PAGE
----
Romania: 38 held on suspicion of enslaving young men

by MWC News, 18 July 2016.
Romanian police arrest 38 for allegedly forcing dozens of victims to work under severe abusive and violent conditions.

Prosecutors said about 40 young men and boys had been abducted since 2008 by the suspects [AP]

Romanian police have detained 38 people suspected of holding dozens
of vulnerable young men and boys like slaves for years, chaining them up
and forcing them to do various types of work, or fight each other for

The arrests took place on Thursday following large-scale police raids
the day before in Berevoesti, 170km north of the capital, Bucharest.
Five people, including two boys aged 10 and 12, were freed after the

The captives were “attached with chains and straps … beaten [and]
humiliated”, starved of food and fed on scraps, prosecutors from the
Directorate for Investigating Organised Crime and Terrorism, (DIICOT) 

They were “left fully naked, cold and hot water being thrown
alternatively on them. Their hands and feet were tied and they were told
to eat off the ground or to fight each other to amuse the suspects,”
they said.

Since 2008, about 40 victims were “captured in public places, near
churches or train stations, or at their homes” and forced to do
household chores, look after animals, beg in the streets, and do illegal
logging, prosecutors said.

Some of the victims are believed to have suffered sexual abuse as well, prosecutors said.

“Their treatment was terrible,” said DIICOT spokeswoman Mihaela Porime.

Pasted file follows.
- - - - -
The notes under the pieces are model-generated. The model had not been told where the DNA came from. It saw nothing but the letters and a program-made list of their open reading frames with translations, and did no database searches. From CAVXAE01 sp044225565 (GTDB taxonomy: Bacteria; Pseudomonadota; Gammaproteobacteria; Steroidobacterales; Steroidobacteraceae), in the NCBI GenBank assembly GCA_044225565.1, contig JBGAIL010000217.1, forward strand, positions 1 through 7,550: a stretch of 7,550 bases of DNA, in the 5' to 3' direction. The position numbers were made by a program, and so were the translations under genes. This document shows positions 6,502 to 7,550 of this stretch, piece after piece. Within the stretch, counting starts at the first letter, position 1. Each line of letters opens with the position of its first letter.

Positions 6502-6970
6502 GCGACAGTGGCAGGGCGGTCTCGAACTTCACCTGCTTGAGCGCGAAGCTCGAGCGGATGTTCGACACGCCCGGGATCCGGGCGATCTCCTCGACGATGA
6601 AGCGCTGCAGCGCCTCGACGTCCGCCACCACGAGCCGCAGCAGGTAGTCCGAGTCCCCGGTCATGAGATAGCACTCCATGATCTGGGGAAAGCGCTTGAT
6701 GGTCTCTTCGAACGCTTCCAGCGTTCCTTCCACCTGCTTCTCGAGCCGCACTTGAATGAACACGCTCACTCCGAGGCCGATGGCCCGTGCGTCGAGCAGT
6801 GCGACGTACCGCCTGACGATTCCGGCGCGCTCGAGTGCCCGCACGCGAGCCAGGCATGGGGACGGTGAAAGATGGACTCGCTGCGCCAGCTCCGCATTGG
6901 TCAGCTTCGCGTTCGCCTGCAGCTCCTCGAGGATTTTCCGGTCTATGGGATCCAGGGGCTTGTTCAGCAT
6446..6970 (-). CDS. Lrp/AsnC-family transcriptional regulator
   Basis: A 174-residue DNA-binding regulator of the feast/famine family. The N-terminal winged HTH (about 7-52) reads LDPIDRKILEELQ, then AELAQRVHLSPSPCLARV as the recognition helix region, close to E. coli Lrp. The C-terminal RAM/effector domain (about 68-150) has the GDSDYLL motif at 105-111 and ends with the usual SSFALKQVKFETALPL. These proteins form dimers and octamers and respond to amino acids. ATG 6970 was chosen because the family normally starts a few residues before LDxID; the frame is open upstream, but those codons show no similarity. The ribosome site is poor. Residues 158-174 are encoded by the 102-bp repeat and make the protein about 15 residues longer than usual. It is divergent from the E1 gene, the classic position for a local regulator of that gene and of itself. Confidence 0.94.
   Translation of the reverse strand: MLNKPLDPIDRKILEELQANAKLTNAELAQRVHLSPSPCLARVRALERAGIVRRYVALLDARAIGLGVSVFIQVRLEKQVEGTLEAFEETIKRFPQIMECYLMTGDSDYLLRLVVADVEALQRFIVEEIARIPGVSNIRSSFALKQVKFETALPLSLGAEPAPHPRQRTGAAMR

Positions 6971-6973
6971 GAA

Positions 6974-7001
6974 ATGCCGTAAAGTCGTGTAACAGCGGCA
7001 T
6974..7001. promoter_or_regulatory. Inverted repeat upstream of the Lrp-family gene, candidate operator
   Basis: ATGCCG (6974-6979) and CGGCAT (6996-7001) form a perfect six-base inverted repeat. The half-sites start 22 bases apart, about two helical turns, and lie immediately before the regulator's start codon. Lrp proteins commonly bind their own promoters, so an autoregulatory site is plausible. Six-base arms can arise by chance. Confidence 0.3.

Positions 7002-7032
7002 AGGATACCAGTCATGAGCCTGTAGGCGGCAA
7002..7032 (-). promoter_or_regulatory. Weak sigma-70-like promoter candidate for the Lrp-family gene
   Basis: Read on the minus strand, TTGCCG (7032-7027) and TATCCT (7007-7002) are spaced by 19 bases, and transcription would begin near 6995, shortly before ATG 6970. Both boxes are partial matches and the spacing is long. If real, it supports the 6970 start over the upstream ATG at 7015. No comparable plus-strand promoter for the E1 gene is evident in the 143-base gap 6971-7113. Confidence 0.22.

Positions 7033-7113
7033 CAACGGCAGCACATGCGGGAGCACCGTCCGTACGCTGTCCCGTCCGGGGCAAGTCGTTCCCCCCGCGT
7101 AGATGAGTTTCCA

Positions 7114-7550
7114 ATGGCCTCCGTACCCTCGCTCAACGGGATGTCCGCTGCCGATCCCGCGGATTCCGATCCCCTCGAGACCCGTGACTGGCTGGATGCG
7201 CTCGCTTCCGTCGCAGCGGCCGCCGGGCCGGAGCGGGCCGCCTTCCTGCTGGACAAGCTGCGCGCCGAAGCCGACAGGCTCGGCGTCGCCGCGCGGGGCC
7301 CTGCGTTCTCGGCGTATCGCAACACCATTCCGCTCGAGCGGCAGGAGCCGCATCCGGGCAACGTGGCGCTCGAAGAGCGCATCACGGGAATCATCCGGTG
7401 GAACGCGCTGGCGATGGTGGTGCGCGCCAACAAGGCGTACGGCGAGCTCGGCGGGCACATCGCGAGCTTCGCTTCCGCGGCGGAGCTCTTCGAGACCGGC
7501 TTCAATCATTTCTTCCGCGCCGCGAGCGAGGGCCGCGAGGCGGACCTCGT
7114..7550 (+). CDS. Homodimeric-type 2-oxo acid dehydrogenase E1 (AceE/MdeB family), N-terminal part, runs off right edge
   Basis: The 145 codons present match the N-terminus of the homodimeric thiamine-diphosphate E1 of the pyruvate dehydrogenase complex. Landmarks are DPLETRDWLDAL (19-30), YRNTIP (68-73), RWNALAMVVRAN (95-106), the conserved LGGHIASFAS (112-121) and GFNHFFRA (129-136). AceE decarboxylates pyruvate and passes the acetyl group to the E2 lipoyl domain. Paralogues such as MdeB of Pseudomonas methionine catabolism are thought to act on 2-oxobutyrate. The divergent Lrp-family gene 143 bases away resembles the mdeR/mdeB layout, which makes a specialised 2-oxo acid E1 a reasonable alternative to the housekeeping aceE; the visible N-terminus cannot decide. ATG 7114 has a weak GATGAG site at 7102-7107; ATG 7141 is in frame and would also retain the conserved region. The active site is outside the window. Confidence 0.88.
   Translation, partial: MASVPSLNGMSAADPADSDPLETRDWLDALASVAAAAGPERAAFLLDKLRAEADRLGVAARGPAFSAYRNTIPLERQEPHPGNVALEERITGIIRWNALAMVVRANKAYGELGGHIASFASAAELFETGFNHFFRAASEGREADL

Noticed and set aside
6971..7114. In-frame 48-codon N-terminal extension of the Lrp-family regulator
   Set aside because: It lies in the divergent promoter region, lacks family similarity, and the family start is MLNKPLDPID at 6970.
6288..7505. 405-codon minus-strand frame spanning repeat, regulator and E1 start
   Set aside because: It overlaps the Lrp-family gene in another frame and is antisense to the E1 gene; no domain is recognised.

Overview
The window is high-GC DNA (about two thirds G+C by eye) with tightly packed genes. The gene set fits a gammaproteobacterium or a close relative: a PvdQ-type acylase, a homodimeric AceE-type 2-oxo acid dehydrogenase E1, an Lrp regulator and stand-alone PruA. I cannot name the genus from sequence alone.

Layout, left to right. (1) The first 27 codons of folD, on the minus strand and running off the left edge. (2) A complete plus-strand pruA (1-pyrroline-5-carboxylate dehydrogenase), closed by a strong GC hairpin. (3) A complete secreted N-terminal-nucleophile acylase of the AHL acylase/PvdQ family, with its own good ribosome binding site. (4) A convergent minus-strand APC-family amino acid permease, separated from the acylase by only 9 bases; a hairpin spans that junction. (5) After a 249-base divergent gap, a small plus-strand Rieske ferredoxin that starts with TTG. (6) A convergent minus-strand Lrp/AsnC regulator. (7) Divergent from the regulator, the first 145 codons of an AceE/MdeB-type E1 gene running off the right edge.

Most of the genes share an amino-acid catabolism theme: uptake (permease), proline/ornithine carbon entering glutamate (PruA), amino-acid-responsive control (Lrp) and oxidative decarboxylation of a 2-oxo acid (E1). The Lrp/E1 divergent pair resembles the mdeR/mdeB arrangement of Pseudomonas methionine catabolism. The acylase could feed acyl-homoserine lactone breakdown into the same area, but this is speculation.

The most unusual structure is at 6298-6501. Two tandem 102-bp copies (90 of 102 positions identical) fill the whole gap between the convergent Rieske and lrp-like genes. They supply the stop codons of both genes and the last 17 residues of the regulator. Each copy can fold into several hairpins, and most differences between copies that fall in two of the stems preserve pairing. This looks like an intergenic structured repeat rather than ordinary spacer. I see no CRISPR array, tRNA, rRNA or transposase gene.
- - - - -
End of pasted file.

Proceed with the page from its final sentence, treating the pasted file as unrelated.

Ninety people from Gamacesti, a Roma district within the municipality
of Berevoesti, in the Arges region, were initially thought to have been

Those freed on Wednesday “had visible traces of open wounds all over
their bodies, particularly their scalps. They appeared physically and
psychologically traumatised,” Adrian Macovei, from the Romanian child
protection agency, told local media.

But local residents told journalists on Thursday that they did not
believe the claims, saying that the boys had been homeless orphans and
that they were not mistreated.

“They were fed, they had money and they did not want to leave,” a
woman, who declined to give her name, told The Associated Press news
agency in Gamacesti.

“These people, if they came to work in our home, we’d give them food,
we gave them shelter, we didn’t do anything bad to them,” another
woman, who also refused to give her name, told the AFP news agency.

“They were unhappy, with no mother or father. We felt sorry for them. They were like our children,” she added.

But Florin Proca, the mayor of the town on Berevoesti, which has
administrative oversight for local villages including Gamacesti, said he
was “stunned”.

“I couldn’t imagine that in 2016 such soulless people could exist. I
have seen shocking photos of the slaves, people held against their will,
abused,” he said.

Local child protection spokeswoman Iuliana Matei said that two
victims and 19 children of suspects had been placed in care centres.